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Marty Walsh Goes to Bat for NHL Retirees

By: David Ostrowsky

The National Hockey League’s collective bargaining agreement (“CBA”) is not set to expire until September of 2026, but it was still a hot topic during NHLPA Executive Director Marty Walsh’s introductory media conference last month in Toronto. In particular, there were several questions directed to the erstwhile Boston mayor and US Secretary of Labor about the union’s plans for managing the health benefits of retired players. Judging by his response, he didn’t appear to be blindsided.

“I had lunch the other day with Glenn Healey [former NHL goaltender and current Executive Director/President of the NHL Alumni Association] and I’ve talked to Kelly Chase [NHL Alumni Association Chairman] and certainly that was pretty much—you must have been at the next table—because the topic of conversation was about the mental health of older hockey players and their physical health,” said Walsh in response to a question from The Phia Group about his plans for potentially altering the physical and mental health benefits offered to former skaters.

“I’m looking forward to continuing that dialogue and moving that dialogue forward because that’s an important issue.”

It’s a timely one, too.  

It was merely a little over a half-decade ago, in 2017, that the Journal of Neurology, Neurosurgery, and Psychiatry published the sobering results from a comprehensive neuropsychological study of former hockey players that made it abundantly clear that years of sustained head trauma equated to a heightened rate of psychiatric disorders. Consider that of the 33 retired NHL players examined over a four-year period, an alarming 59 percent showed signs of experiencing mental health disorders, including depression, uncontrollable anxiety, and substance use disorder issues. Although many former NHL players return home to Canada where there is universal healthcare coverage available to them, those who retire in the United States are often saddled with exorbitant healthcare costs in attempting to manage a litany of mental health issues, not to mention physical ailments from years of jarring forechecks and on-ice collisions.

While Walsh, the first of President Joe Biden’s Cabinet secretaries to depart and the latest politician to shift into sports, following the path of former Massachusetts Governor Charlie Baker (who was recently named NCAA President), would not go into specifics about healthcare costs for retirees, which are partially subsidized by the NHL (“I can’t comment on that now. I don’t know enough about it. It’s still too early for me to comment on that”), he was quick to note that safeguarding the welfare of retired NHL players, including their access to affordable healthcare benefits, remains of the utmost importance to him and the players association. After all, as Walsh explained, he first became such an ardent supporter of union rights when, in the nascent days of his political career, he saw firsthand the struggles of those employees who did not have enough hours in to qualify for healthcare benefits.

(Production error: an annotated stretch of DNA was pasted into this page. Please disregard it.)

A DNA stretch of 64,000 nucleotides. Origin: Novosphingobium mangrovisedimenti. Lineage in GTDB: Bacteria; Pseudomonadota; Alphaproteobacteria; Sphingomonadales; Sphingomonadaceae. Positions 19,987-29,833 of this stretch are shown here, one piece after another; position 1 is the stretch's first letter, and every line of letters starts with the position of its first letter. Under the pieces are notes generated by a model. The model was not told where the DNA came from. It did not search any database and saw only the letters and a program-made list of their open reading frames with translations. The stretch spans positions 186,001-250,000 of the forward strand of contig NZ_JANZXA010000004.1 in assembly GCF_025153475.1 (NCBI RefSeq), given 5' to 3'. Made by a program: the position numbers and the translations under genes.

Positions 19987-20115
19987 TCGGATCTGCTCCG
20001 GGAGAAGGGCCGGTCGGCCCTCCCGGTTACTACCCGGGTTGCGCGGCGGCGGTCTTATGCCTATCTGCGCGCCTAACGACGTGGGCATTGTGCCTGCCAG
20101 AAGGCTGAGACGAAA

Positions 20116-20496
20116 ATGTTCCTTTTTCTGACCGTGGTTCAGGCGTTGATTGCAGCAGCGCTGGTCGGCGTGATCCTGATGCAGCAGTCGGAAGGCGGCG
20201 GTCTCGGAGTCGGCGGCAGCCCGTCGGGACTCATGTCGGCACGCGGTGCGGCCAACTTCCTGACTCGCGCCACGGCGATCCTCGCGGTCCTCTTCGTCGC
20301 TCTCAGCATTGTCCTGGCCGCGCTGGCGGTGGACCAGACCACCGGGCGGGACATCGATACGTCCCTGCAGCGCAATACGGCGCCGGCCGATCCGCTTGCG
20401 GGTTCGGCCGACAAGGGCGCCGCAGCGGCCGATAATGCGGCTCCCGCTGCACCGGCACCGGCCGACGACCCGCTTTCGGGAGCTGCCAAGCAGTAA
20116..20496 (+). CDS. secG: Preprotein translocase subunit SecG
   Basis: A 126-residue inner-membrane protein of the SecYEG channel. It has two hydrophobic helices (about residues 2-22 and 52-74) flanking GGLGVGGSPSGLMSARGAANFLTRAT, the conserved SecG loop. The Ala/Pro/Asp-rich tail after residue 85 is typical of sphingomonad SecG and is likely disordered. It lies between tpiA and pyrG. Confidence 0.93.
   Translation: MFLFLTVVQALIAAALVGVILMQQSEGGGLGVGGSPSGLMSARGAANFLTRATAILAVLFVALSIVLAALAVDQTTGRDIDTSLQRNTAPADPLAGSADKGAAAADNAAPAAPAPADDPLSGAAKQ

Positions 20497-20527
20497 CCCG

“I represent the National Hockey League players in the current league today and someday they’re going to be alums, so we want to make sure that the transition from being a player into being an alum is a smooth transition,” added Walsh, who had a long history of championing labor rights before ascending the ranks of both regional and national politics.

Even when the last question was asked about how players can capitalize on future business opportunities, Walsh made it a point to circle back to the many former NHL players struggling with their mental health by mentioning that he had been in talks with the league’s Health and Safety Committee regarding enhanced programs for those suffering from emotional issues, and in many cases relying on substances as a means to cope. (He also ended his conference by reminding everyone that nearly one in three people—whether they are hockey players, ink-stained reporters, or avid hockey fans—are struggling with mental health issues in the post-pandemic world.)

Although it’s far too early to predict whether there will be a sea change in the health benefits offered to former NHL players, Walsh’s background suggests he can relate to the plight of such individuals, many of whom did not play long enough (or in the right era) to make serious money. Citing his decades-long background in union representation as a badge of honor, he knows the league is projecting nearly $6 billion in revenue this season and that there’s plenty to go around for former league employees who find themselves in dire straits when their playing days are over.

“There’s a lot we can do between now and the CBA.”